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Volume 23 No. 14
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Many changes expected in minor league team affiliations

Minor League Baseball this week begins a team reaffiliation period that could levy sizable changes across the organization.

Major and minor league teams are allowed to seek new affiliate partners each September in even-numbered years, and the 2018 period running through Sept. 30 is expected to produce at least a dozen shifts.

That number would equal the number of changes in the 2016 cycle. But unlike that prior reaffiliation window that was almost entirely concentrated on the Class A level, this year’s cycle is already set to alter the landscape of the Class AAA Pacific Coast League.

Open Affiliations

Class AAA teams without a set MLB partner for 2019
■ Fresno
■ Las Vegas
■ Nashville
■ Round Rock
■ San Antonio
■ Tacoma
MLB teams without a set Class AAA partner for 2019
■ Houston
■ Milwaukee
■ Oakland
■ Seattle
■ Texas
■ Washington

The key catalyst in the PCL changes will be the Las Vegas 51s, which have been affiliated with the New York Mets for the past six seasons. The Mets last year purchased the Class AAA Syracuse Chiefs in an effort to bring its top minor league affiliate much closer to Citi Field beginning in 2019. That purchase forces the Washington Nationals to seek a new partner at that level of play and leaves the 51s open to partner with another MLB club.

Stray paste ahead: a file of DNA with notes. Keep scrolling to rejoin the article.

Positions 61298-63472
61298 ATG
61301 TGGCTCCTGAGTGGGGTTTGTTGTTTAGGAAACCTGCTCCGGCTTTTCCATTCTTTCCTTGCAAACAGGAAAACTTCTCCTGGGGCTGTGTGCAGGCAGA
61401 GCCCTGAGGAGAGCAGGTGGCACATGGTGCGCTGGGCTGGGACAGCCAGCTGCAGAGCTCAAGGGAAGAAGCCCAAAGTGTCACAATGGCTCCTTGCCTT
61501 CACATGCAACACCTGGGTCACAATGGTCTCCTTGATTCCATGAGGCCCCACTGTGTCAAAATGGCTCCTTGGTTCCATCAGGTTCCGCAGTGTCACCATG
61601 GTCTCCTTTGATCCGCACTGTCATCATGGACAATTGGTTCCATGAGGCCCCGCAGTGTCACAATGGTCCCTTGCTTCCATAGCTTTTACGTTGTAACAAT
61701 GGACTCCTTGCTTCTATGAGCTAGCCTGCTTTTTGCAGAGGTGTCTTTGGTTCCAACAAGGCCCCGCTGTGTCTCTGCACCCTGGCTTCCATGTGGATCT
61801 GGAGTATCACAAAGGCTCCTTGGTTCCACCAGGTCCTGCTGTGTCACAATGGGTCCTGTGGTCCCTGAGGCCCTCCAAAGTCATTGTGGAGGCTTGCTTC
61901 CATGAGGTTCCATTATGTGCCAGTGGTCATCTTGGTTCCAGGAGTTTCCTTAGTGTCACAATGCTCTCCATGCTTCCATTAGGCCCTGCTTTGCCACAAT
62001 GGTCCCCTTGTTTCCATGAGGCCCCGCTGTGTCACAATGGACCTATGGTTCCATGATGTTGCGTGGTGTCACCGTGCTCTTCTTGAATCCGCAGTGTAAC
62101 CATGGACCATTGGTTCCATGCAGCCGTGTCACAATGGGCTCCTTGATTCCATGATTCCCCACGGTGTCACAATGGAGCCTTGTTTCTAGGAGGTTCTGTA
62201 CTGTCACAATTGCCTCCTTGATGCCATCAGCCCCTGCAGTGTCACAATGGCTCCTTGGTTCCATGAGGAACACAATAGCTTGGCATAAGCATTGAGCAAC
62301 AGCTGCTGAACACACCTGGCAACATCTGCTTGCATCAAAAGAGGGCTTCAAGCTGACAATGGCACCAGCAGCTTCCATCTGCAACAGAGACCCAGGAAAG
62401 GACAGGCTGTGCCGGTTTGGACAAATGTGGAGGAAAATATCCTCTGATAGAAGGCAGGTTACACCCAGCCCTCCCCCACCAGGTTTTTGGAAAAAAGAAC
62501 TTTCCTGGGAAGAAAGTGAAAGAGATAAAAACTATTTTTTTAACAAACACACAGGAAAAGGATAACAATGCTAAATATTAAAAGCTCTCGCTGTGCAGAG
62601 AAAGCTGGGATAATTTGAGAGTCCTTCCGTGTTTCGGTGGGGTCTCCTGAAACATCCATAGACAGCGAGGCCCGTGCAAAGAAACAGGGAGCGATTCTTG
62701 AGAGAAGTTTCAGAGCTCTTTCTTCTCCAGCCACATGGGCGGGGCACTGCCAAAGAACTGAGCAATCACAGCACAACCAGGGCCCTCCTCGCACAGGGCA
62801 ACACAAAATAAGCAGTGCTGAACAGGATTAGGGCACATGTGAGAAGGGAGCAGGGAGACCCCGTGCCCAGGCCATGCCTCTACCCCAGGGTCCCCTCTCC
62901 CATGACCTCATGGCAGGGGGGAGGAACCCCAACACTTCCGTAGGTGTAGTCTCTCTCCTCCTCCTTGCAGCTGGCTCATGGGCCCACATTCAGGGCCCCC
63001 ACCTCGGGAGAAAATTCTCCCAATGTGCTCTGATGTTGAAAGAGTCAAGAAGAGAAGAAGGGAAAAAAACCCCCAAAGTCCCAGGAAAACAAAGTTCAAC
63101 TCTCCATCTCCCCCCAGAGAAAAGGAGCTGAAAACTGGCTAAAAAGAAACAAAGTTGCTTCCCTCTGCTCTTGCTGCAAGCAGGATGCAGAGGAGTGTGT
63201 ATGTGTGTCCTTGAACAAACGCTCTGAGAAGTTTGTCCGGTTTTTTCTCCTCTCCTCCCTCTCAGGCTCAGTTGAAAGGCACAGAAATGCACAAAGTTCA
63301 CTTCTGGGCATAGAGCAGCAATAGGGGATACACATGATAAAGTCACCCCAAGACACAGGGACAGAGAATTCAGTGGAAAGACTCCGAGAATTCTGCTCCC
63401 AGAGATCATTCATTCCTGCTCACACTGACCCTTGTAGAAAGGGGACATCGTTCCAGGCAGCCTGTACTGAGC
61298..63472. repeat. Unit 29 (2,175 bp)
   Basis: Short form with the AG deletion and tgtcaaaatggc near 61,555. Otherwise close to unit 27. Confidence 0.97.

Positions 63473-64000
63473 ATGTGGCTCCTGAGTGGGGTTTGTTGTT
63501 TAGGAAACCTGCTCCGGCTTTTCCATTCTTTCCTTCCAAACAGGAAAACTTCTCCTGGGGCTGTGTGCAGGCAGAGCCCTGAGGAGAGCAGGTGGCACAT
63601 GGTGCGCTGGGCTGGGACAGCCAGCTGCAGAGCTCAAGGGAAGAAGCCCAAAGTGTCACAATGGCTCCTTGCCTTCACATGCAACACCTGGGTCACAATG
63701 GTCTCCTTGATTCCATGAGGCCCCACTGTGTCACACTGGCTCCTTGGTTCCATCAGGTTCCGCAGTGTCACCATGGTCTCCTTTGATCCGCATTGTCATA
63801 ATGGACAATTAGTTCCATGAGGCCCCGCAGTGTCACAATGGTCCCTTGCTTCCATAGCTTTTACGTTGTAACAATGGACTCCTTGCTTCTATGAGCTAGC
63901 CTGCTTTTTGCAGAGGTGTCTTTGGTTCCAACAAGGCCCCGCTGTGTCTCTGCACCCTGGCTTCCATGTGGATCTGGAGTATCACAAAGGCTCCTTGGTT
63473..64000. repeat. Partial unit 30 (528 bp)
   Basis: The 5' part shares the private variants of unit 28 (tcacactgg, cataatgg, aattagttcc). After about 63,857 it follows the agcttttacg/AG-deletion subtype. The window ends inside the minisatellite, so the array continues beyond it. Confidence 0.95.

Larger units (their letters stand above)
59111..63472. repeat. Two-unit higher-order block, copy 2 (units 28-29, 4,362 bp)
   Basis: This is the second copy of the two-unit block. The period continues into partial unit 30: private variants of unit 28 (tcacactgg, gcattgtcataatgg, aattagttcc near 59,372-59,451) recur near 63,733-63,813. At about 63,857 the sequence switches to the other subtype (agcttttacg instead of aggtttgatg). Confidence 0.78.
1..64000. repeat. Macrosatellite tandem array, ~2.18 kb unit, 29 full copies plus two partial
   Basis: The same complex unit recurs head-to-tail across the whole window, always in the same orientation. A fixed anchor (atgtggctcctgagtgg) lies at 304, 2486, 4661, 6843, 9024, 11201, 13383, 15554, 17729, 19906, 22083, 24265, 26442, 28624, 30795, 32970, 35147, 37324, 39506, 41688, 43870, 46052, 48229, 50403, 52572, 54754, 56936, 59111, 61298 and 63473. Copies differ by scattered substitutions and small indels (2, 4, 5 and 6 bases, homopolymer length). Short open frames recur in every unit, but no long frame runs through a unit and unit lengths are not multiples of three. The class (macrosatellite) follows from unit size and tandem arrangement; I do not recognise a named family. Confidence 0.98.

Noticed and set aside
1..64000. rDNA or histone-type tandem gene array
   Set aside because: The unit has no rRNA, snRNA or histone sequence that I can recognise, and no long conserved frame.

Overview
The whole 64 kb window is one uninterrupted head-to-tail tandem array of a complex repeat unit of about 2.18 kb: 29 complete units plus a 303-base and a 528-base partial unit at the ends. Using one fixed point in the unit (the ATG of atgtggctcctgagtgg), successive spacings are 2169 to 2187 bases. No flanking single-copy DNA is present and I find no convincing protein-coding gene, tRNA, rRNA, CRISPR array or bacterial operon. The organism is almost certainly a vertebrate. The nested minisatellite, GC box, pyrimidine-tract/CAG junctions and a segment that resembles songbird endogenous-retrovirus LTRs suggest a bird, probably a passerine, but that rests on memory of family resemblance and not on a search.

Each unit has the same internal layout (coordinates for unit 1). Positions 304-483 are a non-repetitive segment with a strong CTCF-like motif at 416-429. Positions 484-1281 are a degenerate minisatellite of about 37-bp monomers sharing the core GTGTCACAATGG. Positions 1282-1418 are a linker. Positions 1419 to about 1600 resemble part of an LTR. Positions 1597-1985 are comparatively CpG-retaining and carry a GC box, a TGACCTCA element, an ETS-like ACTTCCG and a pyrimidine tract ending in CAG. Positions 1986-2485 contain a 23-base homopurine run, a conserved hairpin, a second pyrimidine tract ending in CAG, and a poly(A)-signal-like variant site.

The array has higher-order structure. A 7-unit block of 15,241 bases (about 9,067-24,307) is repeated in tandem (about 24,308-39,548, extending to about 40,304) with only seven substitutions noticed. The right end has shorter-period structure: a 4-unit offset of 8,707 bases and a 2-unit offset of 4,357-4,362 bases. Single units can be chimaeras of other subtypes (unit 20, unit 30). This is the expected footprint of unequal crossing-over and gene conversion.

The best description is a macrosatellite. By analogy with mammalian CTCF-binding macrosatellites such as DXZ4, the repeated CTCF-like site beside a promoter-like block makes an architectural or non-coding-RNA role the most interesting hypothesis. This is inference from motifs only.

On top of being a geographically unattractive option for East Coast MLB teams, the 51s historically were also not a favored option for major league affiliates due to the outdated Cashman Field. But the 51s are set to open a new state-of-the-art ballpark next spring and introduce a new team name. And with Las Vegas now home to the NHL’s Golden Knights and soon the NFL’s Oakland Raiders, the market now presents a variety of new opportunities for minor league development.

The 51s’ forthcoming new stadium is consistent with an increasing demand by major league clubs to see upgraded facilities among their minor league affiliates. That same demand was part of the Class AAA Pawtucket Red Sox’s planned move to Worcester, Mass.

“The quality of the minor league facility is increasingly a key factor in who major league clubs choose to work with along with, of course, geography and working relationships,” said Tim Brunswick, MiLB vice president of baseball and business operations.

Beyond the 51s, the California-based Elmore Sports Group will be a center of change in this reaffiliation cycle. The longtime owner of minor league baseball and hockey franchises is relocating the Class AAA Colorado Springs Sky Sox to San Antonio, the existing Class AA San Antonio Missions to Amarillo, Texas., and the Rookie-level Helena (Mont.) Brewers to Colorado Springs.

None of the three have major league partners set for 2019, and those relocations could prompt further affiliate changes. In addition to Las Vegas and San Antonio, four other PCL clubs have open affiliations, with the Houston Astros in particular strongly rumored to be planning to leave Fresno and return their top affiliation to Round Rock, Texas.